After his passing, Pierre Crocquet’s sister, Jeannine, inherited all his negatives. In an almost Vivian Maier style story, Jeannie has hundreds of undeveloped rolls of film. She’s currently unpacking Pierre’s photographic story and sharing it with the world. The work is powerful and the response is overwhelming. Jeannine profoundly loves her brother, and her role of being his curator is helping to keep their relationship alive. In a moving conversation, Jeannie invited us to take a look at Pierre’s history. She shares with us his troubles, his creative challenges, and who Pierre Crocquet – the man and the photographer – really was.
“Cartier-Bresson said it best, ‘capturing eternity in a moment.’ I think Pierre captured quite a few of those eternal moments.”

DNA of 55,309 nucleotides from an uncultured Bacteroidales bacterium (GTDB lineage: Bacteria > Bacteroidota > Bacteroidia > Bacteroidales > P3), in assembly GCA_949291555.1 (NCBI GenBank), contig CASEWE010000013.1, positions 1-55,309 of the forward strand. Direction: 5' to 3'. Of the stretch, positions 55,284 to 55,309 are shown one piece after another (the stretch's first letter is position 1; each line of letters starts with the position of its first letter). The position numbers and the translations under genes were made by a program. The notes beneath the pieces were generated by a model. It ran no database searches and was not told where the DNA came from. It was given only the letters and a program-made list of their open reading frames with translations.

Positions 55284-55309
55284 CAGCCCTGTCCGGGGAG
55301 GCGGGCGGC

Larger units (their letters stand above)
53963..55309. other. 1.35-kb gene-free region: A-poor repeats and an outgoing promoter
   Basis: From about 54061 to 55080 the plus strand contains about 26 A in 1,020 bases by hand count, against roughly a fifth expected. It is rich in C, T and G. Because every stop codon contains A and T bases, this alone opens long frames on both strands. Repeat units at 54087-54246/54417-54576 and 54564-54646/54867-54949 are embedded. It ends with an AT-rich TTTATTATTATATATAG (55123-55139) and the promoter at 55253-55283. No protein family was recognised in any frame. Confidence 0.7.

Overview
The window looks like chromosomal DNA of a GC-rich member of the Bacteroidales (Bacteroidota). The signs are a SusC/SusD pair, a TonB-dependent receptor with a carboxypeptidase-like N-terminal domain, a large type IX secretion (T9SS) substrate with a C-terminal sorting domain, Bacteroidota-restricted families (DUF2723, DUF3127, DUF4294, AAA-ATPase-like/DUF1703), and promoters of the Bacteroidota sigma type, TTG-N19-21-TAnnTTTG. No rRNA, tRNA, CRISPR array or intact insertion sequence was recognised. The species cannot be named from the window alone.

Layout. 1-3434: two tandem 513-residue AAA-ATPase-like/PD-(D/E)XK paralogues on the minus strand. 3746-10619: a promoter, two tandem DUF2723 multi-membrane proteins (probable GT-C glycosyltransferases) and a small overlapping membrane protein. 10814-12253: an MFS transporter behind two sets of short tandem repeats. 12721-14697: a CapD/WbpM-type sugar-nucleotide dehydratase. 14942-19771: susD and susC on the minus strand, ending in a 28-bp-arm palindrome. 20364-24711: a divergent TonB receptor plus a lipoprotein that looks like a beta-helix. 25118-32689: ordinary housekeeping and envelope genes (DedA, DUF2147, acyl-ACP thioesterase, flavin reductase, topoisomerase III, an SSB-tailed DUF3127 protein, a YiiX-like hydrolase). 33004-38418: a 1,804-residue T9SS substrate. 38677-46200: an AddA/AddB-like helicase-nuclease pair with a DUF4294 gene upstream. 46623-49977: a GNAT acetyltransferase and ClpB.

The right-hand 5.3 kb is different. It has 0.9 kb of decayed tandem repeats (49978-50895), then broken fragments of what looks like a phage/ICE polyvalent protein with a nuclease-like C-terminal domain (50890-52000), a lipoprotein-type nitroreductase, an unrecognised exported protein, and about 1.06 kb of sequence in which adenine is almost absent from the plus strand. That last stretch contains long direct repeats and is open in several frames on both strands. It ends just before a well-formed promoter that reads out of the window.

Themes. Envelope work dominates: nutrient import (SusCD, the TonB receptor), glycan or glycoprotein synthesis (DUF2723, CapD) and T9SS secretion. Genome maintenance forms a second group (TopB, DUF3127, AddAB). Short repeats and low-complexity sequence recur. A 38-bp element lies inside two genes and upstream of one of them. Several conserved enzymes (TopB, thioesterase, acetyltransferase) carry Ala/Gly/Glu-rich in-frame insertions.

Phoblographer: Hey, Jeannine! Can you tell a little about how Pierre became involved with photography, as you remember it?
JV: My Dad gave Pierre his old Voigtlander Vito B when he was about 16. Pierre fell in love with photography then, shooting all the time. Photos of school friends and activities mostly. I remember them as being pretty good shots, action shots during sports, etc. When Pierre left school for the university he stopped using the camera, but the love remained. He studied accountancy at university and graduated as a CA. He worked for big merchant banks and accounting firms after that, but he hated it, finding the work absolutely meaningless. He left his job at what was then Chase Manhattan when he was in his early 30s and did a course at the London School of Photography. He then took up photography full time for the next ten years until he died at 42.